• Graph the premium value against market weight (Figure 1).
• Use computing data software to fit the data with a quadratic regression line.
• The quadratic equation will predict the premium value for each weight. f. This data will then be used in the market weight predictor.

3. Gross value. After calculating the base value and estimating the premium value, a carcass gross value needs to be collected for each weight group. Gross value is calculated as the following.

Gross value = Base value (\$/pig) + Premium value (\$/pig)

4. Feed cost. The most important cost variable to consider is feed cost. It is dependent upon efficiency of gain. Feed per pound of gain can be estimated using production records or if this data is not available it can be estimated using the spreadsheet available at the following website: http://www.asi.k-state.edu/ species/swine/research-and-extension/marketing-tools.html. Once at the website, select Marginal Return Spreadsheet. Once in the spreadsheet, select the “Feed Efficiency Near Market” tab. After estimating the feed required per pound of gain the following equation can be used to estimate feed cost.

Feed cost = Feed efficiency (lb feed/lb gain) × Live body weight (lb) × feed cost (\$/lb)

5. Facility cost. The next cost to consider is the facility cost. It represents how much it cost per day to house each pig. Facility cost is calculated using the following equation.

Facility cost = days required for growth × facility cost (\$/pig)

6. Margin over feed and facilities cost. Lastly, the previously calculated gross value, feed cost, and facility cost are used to calculate the margin over feed and facilities cost. Incremental (difference in current weight group vs previous weight group) margin over feed and facilities cost should be calculated to determine the point where the value of any additional weight will no longer PAGE 3 PIG 11-03-10 cover the costs of the feed and facilities. Therefore, the weight group with an incremental margin over feed and facilities closest to zero will represent the optimum weight pigs.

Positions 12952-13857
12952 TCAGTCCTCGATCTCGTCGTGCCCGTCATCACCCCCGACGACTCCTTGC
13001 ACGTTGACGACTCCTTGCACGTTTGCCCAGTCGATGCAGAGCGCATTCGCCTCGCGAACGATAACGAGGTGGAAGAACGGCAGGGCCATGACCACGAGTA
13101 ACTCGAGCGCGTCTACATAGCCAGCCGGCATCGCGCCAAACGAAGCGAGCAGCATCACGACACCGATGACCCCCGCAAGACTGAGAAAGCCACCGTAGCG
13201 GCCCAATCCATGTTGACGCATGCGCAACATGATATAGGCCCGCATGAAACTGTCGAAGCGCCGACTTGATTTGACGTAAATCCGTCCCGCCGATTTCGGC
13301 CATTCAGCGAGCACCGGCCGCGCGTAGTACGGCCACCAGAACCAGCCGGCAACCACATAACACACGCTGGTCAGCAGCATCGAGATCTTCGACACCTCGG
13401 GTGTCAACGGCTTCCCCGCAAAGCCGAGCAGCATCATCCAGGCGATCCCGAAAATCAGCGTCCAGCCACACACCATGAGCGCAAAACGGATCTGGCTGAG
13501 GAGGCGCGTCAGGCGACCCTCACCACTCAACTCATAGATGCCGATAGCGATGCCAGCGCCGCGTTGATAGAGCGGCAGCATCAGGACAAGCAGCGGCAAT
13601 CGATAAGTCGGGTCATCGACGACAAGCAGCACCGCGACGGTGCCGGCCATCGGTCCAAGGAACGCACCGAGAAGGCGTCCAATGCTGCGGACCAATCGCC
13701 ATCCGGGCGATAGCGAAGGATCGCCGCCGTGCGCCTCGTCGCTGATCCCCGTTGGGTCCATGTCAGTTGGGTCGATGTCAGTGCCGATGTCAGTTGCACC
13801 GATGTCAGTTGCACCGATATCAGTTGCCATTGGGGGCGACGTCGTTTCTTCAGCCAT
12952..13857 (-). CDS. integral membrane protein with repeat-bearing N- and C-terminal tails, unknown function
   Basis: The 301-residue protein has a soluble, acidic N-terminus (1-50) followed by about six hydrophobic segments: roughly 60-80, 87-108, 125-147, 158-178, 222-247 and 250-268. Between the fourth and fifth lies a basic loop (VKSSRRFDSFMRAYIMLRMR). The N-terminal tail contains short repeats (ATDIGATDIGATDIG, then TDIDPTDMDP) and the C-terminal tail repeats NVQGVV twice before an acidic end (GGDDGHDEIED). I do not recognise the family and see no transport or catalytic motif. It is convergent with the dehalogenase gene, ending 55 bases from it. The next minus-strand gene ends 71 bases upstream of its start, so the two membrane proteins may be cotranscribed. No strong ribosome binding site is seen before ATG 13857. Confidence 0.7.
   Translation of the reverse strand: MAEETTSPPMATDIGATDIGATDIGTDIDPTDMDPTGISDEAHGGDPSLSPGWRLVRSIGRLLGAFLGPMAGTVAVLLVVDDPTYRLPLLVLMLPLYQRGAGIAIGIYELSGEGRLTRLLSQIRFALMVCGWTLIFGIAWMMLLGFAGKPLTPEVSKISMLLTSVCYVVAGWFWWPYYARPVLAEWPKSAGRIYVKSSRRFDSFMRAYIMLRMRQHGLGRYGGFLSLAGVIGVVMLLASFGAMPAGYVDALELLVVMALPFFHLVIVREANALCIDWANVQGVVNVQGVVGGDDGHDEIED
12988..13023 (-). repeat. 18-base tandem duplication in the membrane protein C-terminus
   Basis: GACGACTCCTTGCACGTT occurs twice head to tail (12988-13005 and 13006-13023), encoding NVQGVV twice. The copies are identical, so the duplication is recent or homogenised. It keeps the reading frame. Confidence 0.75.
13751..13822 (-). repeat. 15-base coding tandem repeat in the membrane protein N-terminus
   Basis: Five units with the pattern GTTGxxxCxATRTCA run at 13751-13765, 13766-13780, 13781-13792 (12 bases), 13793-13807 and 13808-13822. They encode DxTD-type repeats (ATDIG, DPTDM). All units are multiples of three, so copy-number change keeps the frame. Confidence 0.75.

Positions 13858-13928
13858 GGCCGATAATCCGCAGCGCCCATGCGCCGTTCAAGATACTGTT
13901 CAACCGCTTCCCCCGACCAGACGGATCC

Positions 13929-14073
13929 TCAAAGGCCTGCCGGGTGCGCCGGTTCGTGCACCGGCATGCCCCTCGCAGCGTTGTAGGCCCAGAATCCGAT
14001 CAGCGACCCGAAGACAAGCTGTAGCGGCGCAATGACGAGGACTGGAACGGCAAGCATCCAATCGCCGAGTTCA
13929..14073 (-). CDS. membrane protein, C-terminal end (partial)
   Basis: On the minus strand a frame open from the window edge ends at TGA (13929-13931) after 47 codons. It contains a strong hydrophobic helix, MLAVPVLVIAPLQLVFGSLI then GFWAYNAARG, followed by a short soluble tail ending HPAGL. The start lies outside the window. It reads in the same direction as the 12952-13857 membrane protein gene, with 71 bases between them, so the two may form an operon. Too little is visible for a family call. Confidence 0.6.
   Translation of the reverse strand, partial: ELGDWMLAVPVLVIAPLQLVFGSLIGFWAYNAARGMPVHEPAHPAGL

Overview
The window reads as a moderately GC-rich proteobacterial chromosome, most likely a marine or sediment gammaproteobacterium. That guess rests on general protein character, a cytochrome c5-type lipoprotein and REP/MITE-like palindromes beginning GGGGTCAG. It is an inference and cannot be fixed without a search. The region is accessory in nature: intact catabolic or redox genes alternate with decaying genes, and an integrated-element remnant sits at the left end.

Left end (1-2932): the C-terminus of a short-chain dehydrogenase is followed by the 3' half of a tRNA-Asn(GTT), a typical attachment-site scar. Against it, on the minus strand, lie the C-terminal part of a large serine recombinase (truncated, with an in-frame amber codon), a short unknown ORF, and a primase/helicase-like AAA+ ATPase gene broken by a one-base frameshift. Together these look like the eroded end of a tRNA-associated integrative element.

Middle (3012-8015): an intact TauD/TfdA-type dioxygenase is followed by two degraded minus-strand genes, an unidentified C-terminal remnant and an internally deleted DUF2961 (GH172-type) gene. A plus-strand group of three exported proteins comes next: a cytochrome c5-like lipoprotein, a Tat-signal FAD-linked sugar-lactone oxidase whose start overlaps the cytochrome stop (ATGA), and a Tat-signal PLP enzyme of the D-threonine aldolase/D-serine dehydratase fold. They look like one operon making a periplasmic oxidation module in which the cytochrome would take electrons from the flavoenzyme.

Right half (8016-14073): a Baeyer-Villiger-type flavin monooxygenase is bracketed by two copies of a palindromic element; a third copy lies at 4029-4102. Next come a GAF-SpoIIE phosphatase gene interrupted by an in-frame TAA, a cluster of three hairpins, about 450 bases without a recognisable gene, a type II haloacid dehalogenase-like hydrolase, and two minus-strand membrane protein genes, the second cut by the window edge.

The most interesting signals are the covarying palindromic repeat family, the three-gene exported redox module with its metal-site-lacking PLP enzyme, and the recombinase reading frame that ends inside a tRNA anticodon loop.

Margin over feed and facilities cost (\$/pig)= gross value (\$/pig) – feed cost (\$/pig) –facility cost (\$/pig)

Figure 1. Using preexisting data from the packing plant to determine the influence of market weight on premium value (gross value-base meat price in \$/cwt carcass). Live market weight is plotted against premium value to develop an equation to estimate premium values for a given average weight for a load of pigs. The coefficients from the developed equation are used in the market weight predictor to estimate the premium value for each live weight [1].

Market weight predictor

• A spreadsheet is available for use at the following website: http://www.asi.k-state.edu/species/swine/ research-and-extension/marketing-tools.html
• Once at the website, select KSU market weight predictor July 2014.
• Once in the spreadsheet select the “Customized grid” tab.